The main overlap of HKBN and WTT's businesses is in the provision of fixed telecommunications services to businesses. According to the Communications Authority's preliminary assessment, the merged entity will become the second-largest player in the commercial segment of the market for the provision of fixed broadband services and fixed voice services post-merger. The Authority identified two potential competition concerns:

  1. Difficulties in accessing buildings that are not exclusively for residential use, and where HKBN and WTT both provide access. The HKBN/WTT merger would lead to a reduction in the number of competitors providing fixed line services to these buildings. This would be a problem only to the extent that other fixed network operators would have difficulty in obtaining access.
  2. Foreclosure of downstream operators: both HKBN and WTT offered wholesale access to their networks to downstream competitors (i.e., providers of voice and broadband services). The authority identified a risk that the merged entity could refuse to supply wholesale access, raise prices for access substantially or lower service quality post-merger.3

The parties proposed two behavioural commitments to address these concerns: (1) in-building interconnection commitments to facilitate access to a building for installation of block-wiring circuits by new competitors to enable them to compete with the merged entity; and (2) a two-year wholesale access commitment was also made to enable downstream rivals that had existing agreements with HKBN or WTT on wholesale services to continue to obtain supply of wholesale inputs on existing or no less favourable terms. Following a public consultation that the Authority launched on 10 February 2019, it decided to accept these commitments and not investigate the deal further.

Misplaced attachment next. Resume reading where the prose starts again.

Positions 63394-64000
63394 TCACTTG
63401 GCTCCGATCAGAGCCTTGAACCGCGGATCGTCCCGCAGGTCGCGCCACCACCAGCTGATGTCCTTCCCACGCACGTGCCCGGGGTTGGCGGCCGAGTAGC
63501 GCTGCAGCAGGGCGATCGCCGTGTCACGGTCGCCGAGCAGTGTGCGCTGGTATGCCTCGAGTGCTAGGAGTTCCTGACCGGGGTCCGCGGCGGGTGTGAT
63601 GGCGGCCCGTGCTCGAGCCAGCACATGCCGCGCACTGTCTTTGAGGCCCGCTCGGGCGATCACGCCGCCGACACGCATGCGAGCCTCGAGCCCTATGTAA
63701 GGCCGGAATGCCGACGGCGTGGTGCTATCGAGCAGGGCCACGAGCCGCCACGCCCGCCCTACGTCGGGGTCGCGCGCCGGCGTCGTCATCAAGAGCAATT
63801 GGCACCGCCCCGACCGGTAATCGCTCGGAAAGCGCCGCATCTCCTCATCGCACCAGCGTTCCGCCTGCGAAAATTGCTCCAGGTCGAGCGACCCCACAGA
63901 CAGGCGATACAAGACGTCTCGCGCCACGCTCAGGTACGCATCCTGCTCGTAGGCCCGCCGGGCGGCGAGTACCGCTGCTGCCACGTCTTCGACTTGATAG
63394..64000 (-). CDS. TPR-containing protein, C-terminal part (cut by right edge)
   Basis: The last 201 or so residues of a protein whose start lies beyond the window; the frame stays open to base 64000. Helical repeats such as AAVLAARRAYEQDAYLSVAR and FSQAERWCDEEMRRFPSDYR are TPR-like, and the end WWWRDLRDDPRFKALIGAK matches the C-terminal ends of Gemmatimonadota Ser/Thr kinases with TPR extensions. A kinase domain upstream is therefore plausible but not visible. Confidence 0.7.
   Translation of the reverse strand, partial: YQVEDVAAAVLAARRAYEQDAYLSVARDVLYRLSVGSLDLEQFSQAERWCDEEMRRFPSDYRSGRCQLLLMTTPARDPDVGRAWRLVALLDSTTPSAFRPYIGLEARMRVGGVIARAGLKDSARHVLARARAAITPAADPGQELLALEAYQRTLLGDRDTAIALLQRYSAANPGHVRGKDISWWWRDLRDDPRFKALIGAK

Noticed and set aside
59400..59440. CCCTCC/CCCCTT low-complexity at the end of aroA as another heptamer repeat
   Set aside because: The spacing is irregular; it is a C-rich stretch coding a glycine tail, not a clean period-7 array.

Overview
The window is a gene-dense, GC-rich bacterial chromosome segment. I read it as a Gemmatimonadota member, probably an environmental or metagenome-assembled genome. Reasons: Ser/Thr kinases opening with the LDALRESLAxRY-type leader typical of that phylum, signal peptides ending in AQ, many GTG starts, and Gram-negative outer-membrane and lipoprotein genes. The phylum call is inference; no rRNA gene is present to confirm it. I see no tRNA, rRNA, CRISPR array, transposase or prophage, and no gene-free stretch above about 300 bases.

ii Other developments

On 10 January 2019, the Competition Commission announced it was investigating a commercial alliance between three of Hong Kong's five container terminal operators (Hongkong International Terminals Limited, Modern Terminals Limited, COSCO-HIT Terminals (Hong Kong) Limited, and Asia Container Terminals Limited). Interestingly, this investigation is being conducted under the First Conduct Rule, which implies that the alliance does not constitute a full function joint venture. As the chief executive of the Competition Commission has stated publicly (in support of his view that the Merger Rule should be extended), were this alliance to have been structured in such a way, the Authority would have had no jurisdiction to investigate.

At the start of 2019, it was reported that the Competition Commission was consulting businesses about the competition impact of past mergers, ostensibly to assess recommendations to make to the government about revisions to the Merger Rule.


i No mandatory filing requirement